Thursday, 19 November 2009

Conductive Education's blogosphere

An informal analysis

There are now a dozen blogs that together might be regarded as comprising the CE blogosphere. The criteria for for inclusion here are loose and informal. There may be others. Please let me know.

All but one of these are provided through Blogger, using standard templates. Four of these have take the option of an own-domain name, two as org, one as com,, and one as info. The one non-Blogger blog here is provided through Typepad.

Two of the twelve blogs come from the same source, the others being their writers' only blogs. All the blogs but one listed here are in English, the one exception (in Portuguese) having been being the first established CE blog, its author being the doyenne of CE-bloggers. There have been a few others but these have not maintained publication and are not considered further below.

Eleven CE-bloggers in three groups
  • parents 2
  • conductors 7
  • other 2
Two parent-bloggers, active in providing CE for others
  • one is Brazilian and runs a CE service in Brazil
  • one is British and runs a CE service in England
Nine conductor-bloggers, by nationality, training and present location
  • American, trained at Aquinas, working in US
  • British, trained at NICE, working in Brazil
  • British, trained at NICE, working in England (2)
  • Hungarian, trained at the Pető Institute, working in England (2)
  • British, trained at the Pető Institute, working in Germany
Two other bloggers
  • Both retired, British, living in England.
How representative are the CE-bloggers?

The authors of CE blogs are not representative of Conductive Education in nationality, native tongue, present location and, if conductors, place of initial training.

If one pivots around the age of thirty, then only three of these eleven authors may be regarded as 'young'. These three are all 'young conductors'. There are no 'young parents' represented here.

Another noticeable omission is blogging in languages other than English, except for Portuguese. There is nothing yet in the 'big' CE languages of German and Hungarian.

Any conclusions?

There are no 'conclusions' to be drawn from any of this. Though growth in the CE-blogosphere has been slow, the situation remains dynamic. The Conductive Education blogosphere is still small. It is noticeable that these CE-bloggers draw ideas from each other, both in form and in content, they refer to each others' writings, and they are conspicuous in commenting upon each others' blogs. Together this group publish by far the largest input of written information, news and analysis that Conductive Education has yet seen. Expression is fairly free.

Nothing is known about the readership. There is a handful of non-blogger readers who post frequent and thoughtful comments and, as they are often reminded, would be better of running blogs of then own. Most readers, however, are 'lurkers', or just one-off visitors. It seems unlikely, from examining the record of hits that most blogs publish, that the overwhelming majority of people involves in CE ever see a CE blog, never mind follow one. It is not known how far the CE-blogosphere might serve as a reference for people 'outside' Conductive Education.

NB New CE-blogs are in process of formation.

Conductive Education's most recent blog postings

The most recently published postings in all of the twelve blogs listed above are posted automatically in the left-hand column of Conductive World as soon as they appear (at least, as soon as Google can manage it), under the following heading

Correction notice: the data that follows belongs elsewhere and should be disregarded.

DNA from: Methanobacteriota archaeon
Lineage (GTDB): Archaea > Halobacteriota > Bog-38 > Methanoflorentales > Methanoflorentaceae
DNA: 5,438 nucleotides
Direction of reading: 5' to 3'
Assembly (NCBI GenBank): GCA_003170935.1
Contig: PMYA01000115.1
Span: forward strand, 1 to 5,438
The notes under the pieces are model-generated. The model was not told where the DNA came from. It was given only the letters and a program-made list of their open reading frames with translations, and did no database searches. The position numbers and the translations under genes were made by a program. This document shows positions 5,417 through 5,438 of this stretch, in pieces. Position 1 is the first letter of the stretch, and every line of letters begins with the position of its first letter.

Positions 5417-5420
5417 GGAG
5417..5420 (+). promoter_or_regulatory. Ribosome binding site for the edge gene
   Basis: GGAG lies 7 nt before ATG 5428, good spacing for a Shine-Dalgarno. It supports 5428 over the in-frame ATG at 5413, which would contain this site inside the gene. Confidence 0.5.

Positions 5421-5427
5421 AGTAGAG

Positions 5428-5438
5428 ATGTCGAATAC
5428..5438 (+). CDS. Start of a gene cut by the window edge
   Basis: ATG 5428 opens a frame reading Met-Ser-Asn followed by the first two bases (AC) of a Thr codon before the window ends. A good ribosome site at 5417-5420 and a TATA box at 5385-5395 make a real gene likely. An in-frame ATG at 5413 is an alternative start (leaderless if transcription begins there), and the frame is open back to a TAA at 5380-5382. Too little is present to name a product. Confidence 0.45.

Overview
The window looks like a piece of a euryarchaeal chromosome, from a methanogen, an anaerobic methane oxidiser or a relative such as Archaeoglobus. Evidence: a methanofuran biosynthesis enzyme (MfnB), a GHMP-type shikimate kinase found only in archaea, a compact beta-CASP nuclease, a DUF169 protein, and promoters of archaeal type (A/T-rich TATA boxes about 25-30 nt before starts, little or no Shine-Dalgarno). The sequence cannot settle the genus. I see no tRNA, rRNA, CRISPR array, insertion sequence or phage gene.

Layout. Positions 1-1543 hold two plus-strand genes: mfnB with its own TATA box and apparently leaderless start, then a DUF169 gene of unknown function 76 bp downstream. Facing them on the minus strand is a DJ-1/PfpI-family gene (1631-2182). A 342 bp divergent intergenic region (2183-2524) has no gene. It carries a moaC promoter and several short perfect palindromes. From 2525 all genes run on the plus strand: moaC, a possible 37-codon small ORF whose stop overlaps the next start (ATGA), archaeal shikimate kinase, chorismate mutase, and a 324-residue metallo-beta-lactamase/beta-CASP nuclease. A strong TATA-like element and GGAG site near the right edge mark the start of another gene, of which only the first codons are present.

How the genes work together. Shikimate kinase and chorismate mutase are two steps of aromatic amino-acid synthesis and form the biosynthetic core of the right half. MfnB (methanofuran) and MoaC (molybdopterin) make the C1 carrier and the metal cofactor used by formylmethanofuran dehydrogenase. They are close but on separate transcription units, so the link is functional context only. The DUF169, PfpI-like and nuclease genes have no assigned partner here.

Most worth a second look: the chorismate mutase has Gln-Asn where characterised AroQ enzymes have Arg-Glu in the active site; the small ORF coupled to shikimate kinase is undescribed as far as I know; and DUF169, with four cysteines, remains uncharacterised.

1. Andrew
    I have updated the Conductive Web [], with the CE blogosphere blogs you’ve listed.
    Might you wish to add to your list Sixten’s Foundation -
    The following CE blogs are still listed on Conductive Web, with their ‘last posting’ as shown:
    1. Ulysse et l’education conductive 2mths ago
    2. A Petit Pas 3 mths ago
    3. Carson St P&C Presidents Blog 3mths ago
    4. Conductive Education on Canada’s West Coast 8 mths ago
    5. Mozgásfejlődés Tanácsadás Budapesten 1yr ago

  2. Thanks, Norman.

    As I wrote my tentative listing I was proceeding without any clear criteria in my head, so I am glad that you have challenged and corrected me over this.

    There is no clear reason why any of these should not fall into the CE- blogosphere category. I assume thy they are still all extant and suppose that the only reason that they did not come to my mind was that that they are not mutually referential like the dozen that I listed. All the more reason to include them:

    I suppose that I ought to wait for a couple of days to see whether anyone else writes in with more lost souls. Then I shall reblog on this topic, this time with perhaps seventeen blogs to analyse. Maybe more.

    Just a quick glance at your 'new' seven immediately shows up a further language (French, twice) and three further countries (Australia, France and Hungary). It also further shows the shows the versatility of the blog format as an adaptable free website for the specific purposes of small organisations (two examples).

    It reminds me too that the complete analysis should also include bloggers' sex.

    Meanwhile, any further offerings gratefully received.



    Whoops, I forgot to mention the Hungarian language. How could I!

    I have now added Norman's extras to the links in the left-hand column. There are a couple of glitches and perhaps someone might advise.

    They concern Becky Featherstone's 'My Bazilian Adventure' and Carson St P&C 'President's Blog'.

    They are both at or near the end of that listing on the left. For some reason Blogspot is not putting them higher up, in the appropriate date order. Is there something that I or their authors should be doing to get them better picked up?


  4. And here's anotherone: